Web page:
*Do you have questions about the updated cardiovascular warning on non-aspirin NSAIDs packaging?
UPDATED LABEL WARNING: The U.S. Food and Drug Administration (FDA) has amended the existing cardiovascular warning on non-aspirin nonsteroidal anti-inflammatory drugs (NSAIDs), including the active ingredients ibuprofen, ketoprofen (Rx only), magnesium salicylate, and naproxen sodium to state that these medicines can increase the risk of heart attack or stroke. The risk is higher if you use more than directed or for longer than directed. The updated warning does not apply to aspirin. The change was first applied to prescription products and a similar change is now appearing on over-the-counter (OTC) NSAIDs Drug Facts labels, with the exception of aspirin.
To ensure you are safely using non-aspirin OTC NSAIDs to treat your minor pain and fever, read and follow the Drug Facts label and talk to your healthcare provider if you have any questions. Also, consumers should be aware that NSAIDs are an active ingredient in many medicines – both prescription and OTC – and ensure they aren’t inadvertently taking more than the recommended dose.
Find more information about safe use of OTC NSAIDs below.
Pain & Fever Facts
Headache, backache, muscle aches, toothache, menstrual cramps, arthritis, and aches and pains—you know when you’re in pain. Over-the-counter (OTC) pain relievers and fever reducers (also known as internal analgesics) are medicines that treat both fever and minor pain. Some pain relievers are also labeled for the treatment of migraines.
Some pain relievers are available as topical products (products applied to the skin, rather than ingested) whereas internal analgesics are pain relievers and fever reducers.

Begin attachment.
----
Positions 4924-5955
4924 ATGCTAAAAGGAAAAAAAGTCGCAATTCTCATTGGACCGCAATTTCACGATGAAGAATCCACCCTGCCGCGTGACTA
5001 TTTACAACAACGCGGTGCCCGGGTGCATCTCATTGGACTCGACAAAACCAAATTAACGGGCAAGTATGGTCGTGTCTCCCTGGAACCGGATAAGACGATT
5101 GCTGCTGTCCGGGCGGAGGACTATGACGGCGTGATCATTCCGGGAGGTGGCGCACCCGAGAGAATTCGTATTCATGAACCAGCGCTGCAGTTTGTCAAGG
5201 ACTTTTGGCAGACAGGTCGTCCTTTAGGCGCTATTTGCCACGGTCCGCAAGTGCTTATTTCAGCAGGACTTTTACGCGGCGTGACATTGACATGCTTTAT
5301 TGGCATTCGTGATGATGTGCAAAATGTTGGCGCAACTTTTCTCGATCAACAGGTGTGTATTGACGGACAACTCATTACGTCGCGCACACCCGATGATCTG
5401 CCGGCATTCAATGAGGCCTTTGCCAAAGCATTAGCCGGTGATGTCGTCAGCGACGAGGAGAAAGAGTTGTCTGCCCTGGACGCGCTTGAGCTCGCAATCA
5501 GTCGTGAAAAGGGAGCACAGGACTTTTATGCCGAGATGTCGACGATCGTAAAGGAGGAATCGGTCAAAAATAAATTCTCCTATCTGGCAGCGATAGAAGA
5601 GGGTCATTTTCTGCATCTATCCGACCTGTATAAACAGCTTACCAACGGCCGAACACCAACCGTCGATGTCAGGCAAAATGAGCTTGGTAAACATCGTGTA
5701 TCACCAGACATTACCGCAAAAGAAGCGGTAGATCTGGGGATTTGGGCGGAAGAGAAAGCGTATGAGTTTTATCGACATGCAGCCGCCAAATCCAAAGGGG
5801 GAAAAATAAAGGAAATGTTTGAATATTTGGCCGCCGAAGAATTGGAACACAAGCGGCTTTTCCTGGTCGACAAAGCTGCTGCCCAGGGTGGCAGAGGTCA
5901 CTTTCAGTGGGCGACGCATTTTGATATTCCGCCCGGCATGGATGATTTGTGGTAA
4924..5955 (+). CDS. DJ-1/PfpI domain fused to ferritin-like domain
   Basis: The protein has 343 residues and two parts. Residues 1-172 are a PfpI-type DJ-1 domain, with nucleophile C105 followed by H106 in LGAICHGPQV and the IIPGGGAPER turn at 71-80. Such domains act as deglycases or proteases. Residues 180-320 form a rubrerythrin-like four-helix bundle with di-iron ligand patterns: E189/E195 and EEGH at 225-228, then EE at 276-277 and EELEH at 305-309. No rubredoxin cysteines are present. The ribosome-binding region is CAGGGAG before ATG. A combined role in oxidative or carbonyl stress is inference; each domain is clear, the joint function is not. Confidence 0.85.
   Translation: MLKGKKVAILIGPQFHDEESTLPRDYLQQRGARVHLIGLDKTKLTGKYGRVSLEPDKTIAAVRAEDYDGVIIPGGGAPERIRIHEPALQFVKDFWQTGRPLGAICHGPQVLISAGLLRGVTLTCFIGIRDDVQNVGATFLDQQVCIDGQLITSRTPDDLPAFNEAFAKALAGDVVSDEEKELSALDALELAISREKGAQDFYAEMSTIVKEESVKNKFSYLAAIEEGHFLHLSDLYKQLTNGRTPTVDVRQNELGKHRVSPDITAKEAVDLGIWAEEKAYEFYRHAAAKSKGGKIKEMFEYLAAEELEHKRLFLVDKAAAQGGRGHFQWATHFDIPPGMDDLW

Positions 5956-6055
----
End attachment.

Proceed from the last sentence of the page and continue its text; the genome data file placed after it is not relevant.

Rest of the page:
- External analgesics are topical pain relievers and are not intended to reduce fever. These medicines are for external use only and are applied directly to the outer surface of the body in lotions, sprays, and other forms, rather than ingested.
- Internal analgesics are intended for internal use and are either taken by mouth in the form of pills and liquids or inserted into the rectum in suppository form.
Before choosing an OTC analgesic medicine, you should first consider the type of symptoms you have and then determine the best course of treatment.
Pain & Fever Treatments
There are two basic types of OTC medicines that work as pain relievers or fever reducers:
- Acetaminophen, which is also the name of the active ingredient
- Nonsteroidal anti-inflammatory drugs (NSAIDs), which include the following active ingredients:
Pain-reliever and fever-reducer active ingredients may also be found in medicines that treat multiple symptoms of the common cold, sleeplessness, or symptoms related to menstruation.